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Re: Synchronous replication - patch status inquiry

From: Fujii Masao <masao(dot)fujii(at)gmail(dot)com>
To: Heikki Linnakangas <heikki(dot)linnakangas(at)enterprisedb(dot)com>
Cc: Simon Riggs <simon(at)2ndquadrant(dot)com>, Robert Haas <robertmhaas(at)gmail(dot)com>, David Fetter <david(at)fetter(dot)org>, Bruce Momjian <bruce(at)momjian(dot)us>, fazool mein <fazoolmein(at)gmail(dot)com>, pgsql-hackers(at)postgresql(dot)org
Subject: Re: Synchronous replication - patch status inquiry
Date: 2010-09-03 03:50:50
Message-ID: AANLkTikA9jPK4JqyFQFPRwZThhsu3v4+sWEyidUJmTXG@mail.gmail.com (view raw or flat)
Thread:
Lists: pgsql-hackers
On Thu, Sep 2, 2010 at 11:32 PM, Heikki Linnakangas
<heikki(dot)linnakangas(at)enterprisedb(dot)com> wrote:
> I understand what you're after, the idea of being able to set
> synchronization level on a per-transaction basis is cool. But I haven't seen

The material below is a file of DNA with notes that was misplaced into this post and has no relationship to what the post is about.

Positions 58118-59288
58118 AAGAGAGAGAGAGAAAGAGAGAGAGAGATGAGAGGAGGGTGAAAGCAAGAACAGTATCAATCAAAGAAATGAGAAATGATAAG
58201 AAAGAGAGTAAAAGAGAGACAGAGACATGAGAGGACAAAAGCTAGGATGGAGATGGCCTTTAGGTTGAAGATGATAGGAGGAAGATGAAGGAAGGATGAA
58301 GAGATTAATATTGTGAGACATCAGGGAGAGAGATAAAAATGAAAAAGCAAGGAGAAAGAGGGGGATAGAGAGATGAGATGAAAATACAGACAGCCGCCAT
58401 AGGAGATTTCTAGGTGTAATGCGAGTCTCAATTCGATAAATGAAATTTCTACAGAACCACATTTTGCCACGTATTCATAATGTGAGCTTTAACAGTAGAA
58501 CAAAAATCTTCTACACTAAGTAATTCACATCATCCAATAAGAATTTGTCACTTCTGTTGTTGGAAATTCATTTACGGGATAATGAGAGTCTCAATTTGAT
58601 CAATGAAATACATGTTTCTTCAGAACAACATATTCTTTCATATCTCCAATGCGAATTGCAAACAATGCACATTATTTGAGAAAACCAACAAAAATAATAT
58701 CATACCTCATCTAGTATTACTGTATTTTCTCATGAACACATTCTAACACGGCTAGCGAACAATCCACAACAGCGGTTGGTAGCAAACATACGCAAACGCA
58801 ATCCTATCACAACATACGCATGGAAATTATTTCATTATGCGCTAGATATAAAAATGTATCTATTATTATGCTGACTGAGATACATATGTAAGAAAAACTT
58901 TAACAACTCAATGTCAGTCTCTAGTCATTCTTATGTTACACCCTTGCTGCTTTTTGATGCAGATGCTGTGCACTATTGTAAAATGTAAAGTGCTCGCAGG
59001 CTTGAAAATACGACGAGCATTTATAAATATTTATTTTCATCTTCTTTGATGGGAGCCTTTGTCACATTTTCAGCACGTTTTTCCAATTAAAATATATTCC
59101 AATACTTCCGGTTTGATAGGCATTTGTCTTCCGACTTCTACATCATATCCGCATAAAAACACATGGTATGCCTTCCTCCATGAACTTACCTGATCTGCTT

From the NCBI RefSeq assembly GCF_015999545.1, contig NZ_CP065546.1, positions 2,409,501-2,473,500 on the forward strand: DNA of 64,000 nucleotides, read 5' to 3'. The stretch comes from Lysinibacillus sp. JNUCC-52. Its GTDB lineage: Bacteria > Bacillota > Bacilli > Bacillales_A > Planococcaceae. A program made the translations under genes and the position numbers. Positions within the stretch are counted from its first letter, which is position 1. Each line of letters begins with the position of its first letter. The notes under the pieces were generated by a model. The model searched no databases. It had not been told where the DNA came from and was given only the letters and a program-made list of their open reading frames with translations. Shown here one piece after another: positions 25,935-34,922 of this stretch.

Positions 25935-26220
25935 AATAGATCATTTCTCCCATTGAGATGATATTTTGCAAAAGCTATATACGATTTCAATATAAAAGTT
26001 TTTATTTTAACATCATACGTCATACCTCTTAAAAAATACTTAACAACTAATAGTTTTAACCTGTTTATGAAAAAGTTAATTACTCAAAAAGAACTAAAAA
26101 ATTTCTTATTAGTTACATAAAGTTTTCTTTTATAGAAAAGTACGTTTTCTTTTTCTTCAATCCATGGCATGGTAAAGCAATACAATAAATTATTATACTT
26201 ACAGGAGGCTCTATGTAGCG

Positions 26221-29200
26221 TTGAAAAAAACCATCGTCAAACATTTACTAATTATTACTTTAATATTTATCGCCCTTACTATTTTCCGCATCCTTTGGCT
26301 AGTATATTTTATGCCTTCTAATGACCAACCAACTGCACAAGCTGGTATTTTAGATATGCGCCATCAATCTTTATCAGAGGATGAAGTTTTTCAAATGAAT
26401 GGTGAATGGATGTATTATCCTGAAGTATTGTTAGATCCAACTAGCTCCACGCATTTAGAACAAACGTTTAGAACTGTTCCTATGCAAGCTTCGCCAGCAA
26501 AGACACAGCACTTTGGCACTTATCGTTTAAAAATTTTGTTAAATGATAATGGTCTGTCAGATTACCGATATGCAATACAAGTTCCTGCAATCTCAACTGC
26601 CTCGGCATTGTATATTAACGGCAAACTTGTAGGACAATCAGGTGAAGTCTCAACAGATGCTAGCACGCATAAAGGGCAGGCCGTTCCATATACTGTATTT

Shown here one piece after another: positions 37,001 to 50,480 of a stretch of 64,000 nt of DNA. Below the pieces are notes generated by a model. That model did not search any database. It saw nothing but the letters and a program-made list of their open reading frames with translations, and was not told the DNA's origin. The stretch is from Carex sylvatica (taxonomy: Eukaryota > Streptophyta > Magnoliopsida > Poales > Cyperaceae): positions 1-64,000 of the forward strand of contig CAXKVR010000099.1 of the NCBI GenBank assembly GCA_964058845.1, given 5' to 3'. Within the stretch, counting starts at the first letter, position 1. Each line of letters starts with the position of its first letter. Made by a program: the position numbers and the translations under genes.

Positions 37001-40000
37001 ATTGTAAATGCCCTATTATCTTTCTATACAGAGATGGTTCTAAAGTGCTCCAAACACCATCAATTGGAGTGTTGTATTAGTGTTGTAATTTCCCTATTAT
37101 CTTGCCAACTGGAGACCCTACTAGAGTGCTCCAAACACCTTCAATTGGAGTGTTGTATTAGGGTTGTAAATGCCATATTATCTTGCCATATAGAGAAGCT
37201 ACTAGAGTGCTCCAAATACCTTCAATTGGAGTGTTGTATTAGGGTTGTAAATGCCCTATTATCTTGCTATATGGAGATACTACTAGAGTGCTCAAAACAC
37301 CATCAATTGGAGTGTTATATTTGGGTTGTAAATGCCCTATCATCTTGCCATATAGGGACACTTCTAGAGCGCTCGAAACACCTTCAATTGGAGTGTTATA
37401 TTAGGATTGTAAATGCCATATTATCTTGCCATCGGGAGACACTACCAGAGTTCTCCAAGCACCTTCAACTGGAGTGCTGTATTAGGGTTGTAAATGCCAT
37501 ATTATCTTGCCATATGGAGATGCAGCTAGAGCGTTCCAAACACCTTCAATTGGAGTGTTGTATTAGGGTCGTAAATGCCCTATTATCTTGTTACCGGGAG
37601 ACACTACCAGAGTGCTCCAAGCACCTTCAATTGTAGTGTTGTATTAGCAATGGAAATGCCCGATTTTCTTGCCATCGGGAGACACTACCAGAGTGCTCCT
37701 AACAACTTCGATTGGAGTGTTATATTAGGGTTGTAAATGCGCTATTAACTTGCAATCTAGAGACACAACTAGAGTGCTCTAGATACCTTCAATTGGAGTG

> a satisfactory design for it. I don't understand how it would work in
> practice. Even though it's cool, having different kinds of standbys
> connected is a more common scenario, and the design needs to accommodate
> that too. I'm all ears if you can sketch a design that can do that.

That design would affect what the standby should reply. If we choose
async/recv/fsync/replay on a per-transaction basis, the standby
should send multiple LSNs and the master needs to decide when
replication has been completed. OTOH, if we choose just sync/async,
the standby has only to send one LSN.

The former seems to be more useful, but triples the number of ACK
from the standby. I'm not sure whether its overhead is ignorable,
especially when the distance between the master and the standby is
very long.

Regards,

-- 
Fujii Masao
NIPPON TELEGRAPH AND TELEPHONE CORPORATION
NTT Open Source Software Center

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